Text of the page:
You won’t be able to stop your ex from attempting this strategy, but you can stop yourself from believing them. When your ex says something that makes you feel inferior and doesn’t jive with your own self-perception, give yourself the credit you know yourself far better than anyone else does, including them.

 

RELATED: If He Does These 11 Things, You're Not Crazy — He's Gaslighting You

 

2. Expectations of reasonable behavior from someone who's already shown you they are unreasonable.

We are taught to believe that everyone is inherently logical and capable of change. Unfortunately, neuroscience shows that this isn't the case. Those of us with a typical neurological profile only know what it's like to think within a healthy mindset, and so we generally assume everyone else has about the same capacity for reason as we do.

According to The Personality Studies Institute:

“In the case of healthy psychological development… early, extreme and disconnected representations gradually become integrated into more complex, subtle and realistic internal images of self and others. We come to realize that ourselves, and others, have both good qualities and bad, that we can experience disappointments in ourselves or others while still appreciating the good qualities.”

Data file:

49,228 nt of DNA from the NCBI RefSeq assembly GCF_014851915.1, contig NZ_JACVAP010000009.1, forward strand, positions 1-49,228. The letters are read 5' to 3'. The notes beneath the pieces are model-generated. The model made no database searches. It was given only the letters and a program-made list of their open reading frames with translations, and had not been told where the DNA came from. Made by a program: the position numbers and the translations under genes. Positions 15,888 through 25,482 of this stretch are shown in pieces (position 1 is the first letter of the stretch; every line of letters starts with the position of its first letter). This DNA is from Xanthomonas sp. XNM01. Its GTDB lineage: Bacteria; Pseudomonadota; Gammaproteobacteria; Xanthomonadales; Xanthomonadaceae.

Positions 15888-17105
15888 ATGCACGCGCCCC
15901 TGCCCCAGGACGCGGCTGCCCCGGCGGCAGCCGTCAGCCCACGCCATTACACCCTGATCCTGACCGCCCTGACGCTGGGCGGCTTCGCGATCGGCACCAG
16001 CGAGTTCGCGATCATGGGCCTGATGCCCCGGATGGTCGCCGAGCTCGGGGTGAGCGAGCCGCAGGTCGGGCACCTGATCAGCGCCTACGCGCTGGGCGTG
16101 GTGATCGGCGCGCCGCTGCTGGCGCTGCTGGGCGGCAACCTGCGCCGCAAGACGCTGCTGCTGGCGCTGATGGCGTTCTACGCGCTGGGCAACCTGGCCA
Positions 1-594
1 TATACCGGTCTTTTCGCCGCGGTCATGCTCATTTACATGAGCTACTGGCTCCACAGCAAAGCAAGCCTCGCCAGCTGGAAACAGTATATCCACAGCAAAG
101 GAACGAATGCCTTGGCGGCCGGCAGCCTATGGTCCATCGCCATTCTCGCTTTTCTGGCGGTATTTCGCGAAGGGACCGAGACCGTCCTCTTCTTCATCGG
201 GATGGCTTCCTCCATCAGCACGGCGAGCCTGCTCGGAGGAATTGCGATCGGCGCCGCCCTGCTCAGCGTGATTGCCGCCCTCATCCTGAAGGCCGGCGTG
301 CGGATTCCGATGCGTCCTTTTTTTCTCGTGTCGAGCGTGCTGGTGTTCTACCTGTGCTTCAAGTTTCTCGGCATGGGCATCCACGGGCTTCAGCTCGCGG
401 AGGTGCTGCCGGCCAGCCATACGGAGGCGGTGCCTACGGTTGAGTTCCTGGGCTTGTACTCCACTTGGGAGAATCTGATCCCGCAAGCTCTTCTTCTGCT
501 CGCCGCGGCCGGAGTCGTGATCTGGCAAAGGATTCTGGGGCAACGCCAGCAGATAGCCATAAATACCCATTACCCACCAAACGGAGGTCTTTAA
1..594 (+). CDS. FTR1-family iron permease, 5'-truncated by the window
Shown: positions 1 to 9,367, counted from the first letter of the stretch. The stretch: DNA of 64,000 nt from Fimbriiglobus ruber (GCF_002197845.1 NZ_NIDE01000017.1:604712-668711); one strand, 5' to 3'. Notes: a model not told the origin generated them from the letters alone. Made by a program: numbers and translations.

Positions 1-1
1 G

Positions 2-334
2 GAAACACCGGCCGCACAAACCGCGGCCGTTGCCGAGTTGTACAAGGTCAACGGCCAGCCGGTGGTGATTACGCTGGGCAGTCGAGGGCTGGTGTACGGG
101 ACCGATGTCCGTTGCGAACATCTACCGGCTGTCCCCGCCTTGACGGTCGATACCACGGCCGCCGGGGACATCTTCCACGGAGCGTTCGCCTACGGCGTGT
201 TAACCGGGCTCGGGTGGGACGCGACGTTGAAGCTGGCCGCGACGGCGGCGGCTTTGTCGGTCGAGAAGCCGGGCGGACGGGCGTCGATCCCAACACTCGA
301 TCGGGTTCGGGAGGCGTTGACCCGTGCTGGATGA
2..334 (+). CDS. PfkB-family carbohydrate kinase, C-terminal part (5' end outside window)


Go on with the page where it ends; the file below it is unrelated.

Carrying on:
Not so for HCPs, for whom at some point in early development the following occurs:

“Emotionally-charged interactions between the infant/child and significant caregivers, which are patterned and repeated over time, result in the development of specific representations of the self and of significant others, linked by the emotional quality in which they were initially experienced… [Associated emotions] may range from intense love to extreme hatred. In early life, these dyads are not accurate or literal representations of historical reality; rather, they tend to represent polarized, extreme images and effects. Consequently, in response to triggers… an individual experiences himself, and others, in terms of extreme and simplistic representations that are not coherently connected with the representations of self and other that might be triggered by a different event.”